It’s springtime! The birds are singing and the black-eyed Susans are blooming! Wait, you don’t have any blacked-eyed Susans? You don’t have Ohio spiderwort or wild petunias either? Well, that’s okay. Your garden looks lovely. But, if you live in Ohio, makes sure to include some Ohio native plants, which include many gorgeous flowers native to our lovely region.
Wherever you live, planting native flowers and other vegetation benefits the local ecosystem in many ways. Tulips and lavender may look and smell great in your yard but these non-native plants do little to benefit local wildlife. On the other hand, flowers like milkweed and butterfly weed provide food and shelter for indigenous pollinators.
Native flowers are great for planting whether you’ve been doing it for years or you’re new to gardening. Continue reading to learn how Ohio native plants can beautify your yard, benefitting you and the local wildlife.
Low Maintenance, Less Water
Native Ohio plants and flowers require little maintenance. Native plants are low maintenance because they have already adapted to the soil type in this area. This means that they grow more quickly and easily because they do not need to adapt to the soil’s pH. Plus, the soil provides all the nutrients they need. Better Homes and Gardens explains that native plants cover more ground to quickly choke out weeds.
Native plants are adapted for the climate in Ohio, too. So once you introduce the flowers to your garden you don’t have to keep buying new plants year after year. Flowers like butterfly weed and gray goldenrod don’t need to be replaced year after year because they can survive the winter.
For that same reason, native plants require less watering. Native Ohio plants can withstand droughts and rainy seasons. They grow well in this area and can survive just about any weather mother nature throws at us. By watering flowers less in the garden, you not only save money but help conserve our most precious resource, water.
Weeds vs. Plants
Plants like honeysuckle may seem commonplace but that’s because they were introduced to the U.S. in the 1800’s. What many people don’t know is that these plants were brought here from Japan as an ornamental plant. Upkeep on these plants can be difficult. So many homeowners just them left to their own devices. As a result, they have taken over and stolen the resources of our native plants. These plants might look and smell pretty but in reality, they are invasive weeds.
Some gardeners overlook the huge difference between weeds and native plants. Weeds, as Hunker explains, “invade the habitats of other plants, causing damage and death… Invasive weeds appear in habitats that already belong to other plants, growing so well and so quickly that they overtake or otherwise compromise the existing ecosystem.” So some flowers we sometimes consider weeds, such as milkweed and butterfly weed, don’t fit the definition.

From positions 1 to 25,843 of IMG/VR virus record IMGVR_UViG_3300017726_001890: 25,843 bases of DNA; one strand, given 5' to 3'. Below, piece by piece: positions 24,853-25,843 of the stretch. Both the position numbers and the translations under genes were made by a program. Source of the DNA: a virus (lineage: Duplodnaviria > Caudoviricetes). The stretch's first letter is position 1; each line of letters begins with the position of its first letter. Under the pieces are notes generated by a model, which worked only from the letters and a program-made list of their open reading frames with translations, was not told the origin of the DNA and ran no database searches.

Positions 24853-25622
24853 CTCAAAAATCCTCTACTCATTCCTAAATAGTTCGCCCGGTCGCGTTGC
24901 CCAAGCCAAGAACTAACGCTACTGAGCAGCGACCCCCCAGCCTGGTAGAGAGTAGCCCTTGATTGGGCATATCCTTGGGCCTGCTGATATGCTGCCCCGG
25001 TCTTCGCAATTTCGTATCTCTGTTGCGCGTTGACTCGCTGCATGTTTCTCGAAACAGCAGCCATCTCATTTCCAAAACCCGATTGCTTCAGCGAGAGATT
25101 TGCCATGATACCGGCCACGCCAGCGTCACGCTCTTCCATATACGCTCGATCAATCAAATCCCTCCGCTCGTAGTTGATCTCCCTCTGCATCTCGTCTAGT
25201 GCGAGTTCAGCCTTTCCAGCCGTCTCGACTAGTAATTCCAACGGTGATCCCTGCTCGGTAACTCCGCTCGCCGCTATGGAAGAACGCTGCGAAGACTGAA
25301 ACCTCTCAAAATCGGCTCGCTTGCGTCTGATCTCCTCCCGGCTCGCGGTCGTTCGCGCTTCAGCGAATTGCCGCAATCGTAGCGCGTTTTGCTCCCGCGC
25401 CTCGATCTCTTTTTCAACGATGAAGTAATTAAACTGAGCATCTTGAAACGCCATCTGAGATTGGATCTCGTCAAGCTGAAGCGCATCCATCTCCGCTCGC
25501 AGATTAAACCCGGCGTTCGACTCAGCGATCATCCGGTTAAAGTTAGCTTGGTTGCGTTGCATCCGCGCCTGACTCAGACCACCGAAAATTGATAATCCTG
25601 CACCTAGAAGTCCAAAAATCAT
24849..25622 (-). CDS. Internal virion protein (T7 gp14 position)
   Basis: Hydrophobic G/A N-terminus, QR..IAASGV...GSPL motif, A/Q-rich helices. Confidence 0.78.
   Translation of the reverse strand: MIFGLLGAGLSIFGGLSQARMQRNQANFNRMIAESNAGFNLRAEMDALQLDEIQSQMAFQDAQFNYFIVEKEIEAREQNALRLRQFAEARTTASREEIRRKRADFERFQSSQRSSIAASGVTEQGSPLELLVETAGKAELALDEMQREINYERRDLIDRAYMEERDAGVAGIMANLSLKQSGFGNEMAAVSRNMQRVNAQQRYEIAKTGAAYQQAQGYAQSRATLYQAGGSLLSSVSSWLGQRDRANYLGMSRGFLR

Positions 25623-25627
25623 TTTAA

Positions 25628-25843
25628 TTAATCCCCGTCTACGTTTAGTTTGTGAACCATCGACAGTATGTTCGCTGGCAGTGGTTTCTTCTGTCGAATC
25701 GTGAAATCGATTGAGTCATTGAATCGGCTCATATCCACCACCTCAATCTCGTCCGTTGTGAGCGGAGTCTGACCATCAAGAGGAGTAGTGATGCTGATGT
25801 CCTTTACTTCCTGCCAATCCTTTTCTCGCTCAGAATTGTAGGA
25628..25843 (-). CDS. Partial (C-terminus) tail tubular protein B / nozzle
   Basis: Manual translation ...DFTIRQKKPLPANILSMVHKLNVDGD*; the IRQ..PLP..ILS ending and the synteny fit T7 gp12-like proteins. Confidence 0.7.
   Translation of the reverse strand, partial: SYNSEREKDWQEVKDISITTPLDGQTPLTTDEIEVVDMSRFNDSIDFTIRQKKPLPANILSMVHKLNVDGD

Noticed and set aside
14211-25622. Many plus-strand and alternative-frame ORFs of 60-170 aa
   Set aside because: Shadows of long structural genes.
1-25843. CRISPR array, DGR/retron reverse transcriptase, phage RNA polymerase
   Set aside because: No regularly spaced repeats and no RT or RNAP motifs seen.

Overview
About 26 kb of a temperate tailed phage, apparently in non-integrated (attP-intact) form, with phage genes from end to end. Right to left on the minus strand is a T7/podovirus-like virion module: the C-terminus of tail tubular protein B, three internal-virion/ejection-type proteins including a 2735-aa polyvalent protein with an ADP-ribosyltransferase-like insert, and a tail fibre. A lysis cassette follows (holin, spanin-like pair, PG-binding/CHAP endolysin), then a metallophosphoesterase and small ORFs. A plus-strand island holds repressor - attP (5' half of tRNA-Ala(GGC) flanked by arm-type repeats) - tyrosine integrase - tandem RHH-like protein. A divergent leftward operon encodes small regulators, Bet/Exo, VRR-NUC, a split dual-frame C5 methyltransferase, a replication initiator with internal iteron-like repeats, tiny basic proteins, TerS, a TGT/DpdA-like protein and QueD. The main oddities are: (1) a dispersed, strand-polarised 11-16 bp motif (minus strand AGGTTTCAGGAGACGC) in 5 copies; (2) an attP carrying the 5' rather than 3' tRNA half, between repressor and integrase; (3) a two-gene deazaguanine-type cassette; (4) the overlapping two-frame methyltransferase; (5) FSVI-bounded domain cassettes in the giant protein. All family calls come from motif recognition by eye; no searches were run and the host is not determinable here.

Native Ohio plants make great shelter and food supply for many native bugs and animals. By weeding them out landowners and commercial farmers actually damage the natural landscape and certain species of wildlife.
Did you know that the caterpillar of a monarch butterfly feeds solely on milkweed? This flowering plant grows all over the U.S. As monarchs migrate, they lay their eggs on milkweed leaves and then the caterpillars feed on them. To prevent their extinction organizations like The Cincinnati Zoo & Botanical Garden are creating programs to educate Ohioans on how milkweed can benefit our local environment and possibly prevent the extinction of this beautiful butterfly.
So before you weed those pesky flowers, research whether they’re really hurting or helping.
Ohio pollinators need native flora. Pollinators include far more than just bees and butterflies. Many other species help pollinate flowers and plants. Audubon states that pollinators also include hummingbirds, bats, and beetles. Different pollinators “specialize” in different native plants. Some of these–take bats, for example–keep away unwanted pests like biting insects. When you help them, they help you in turn.
You have many choices for flowers, trees, and shrubs to add to your garden this year. Sometimes they can be hard to find in big box stores because they are not popular among gardeners. You can, however, find them in many local greenhouses. The Cincinnati Zoo & Botanical Garden even advises many area nurseries on what to stock. For a list of native Ohio plants, check out The Ohio Department of Natural Resources to find the best plants for your garden.
If you are considering adding flowering plants to your yard or garden, consider those that are native to this region. Not only will you add beautiful diversity to your garden but you will help the local ecosystem, which can always use some TLC.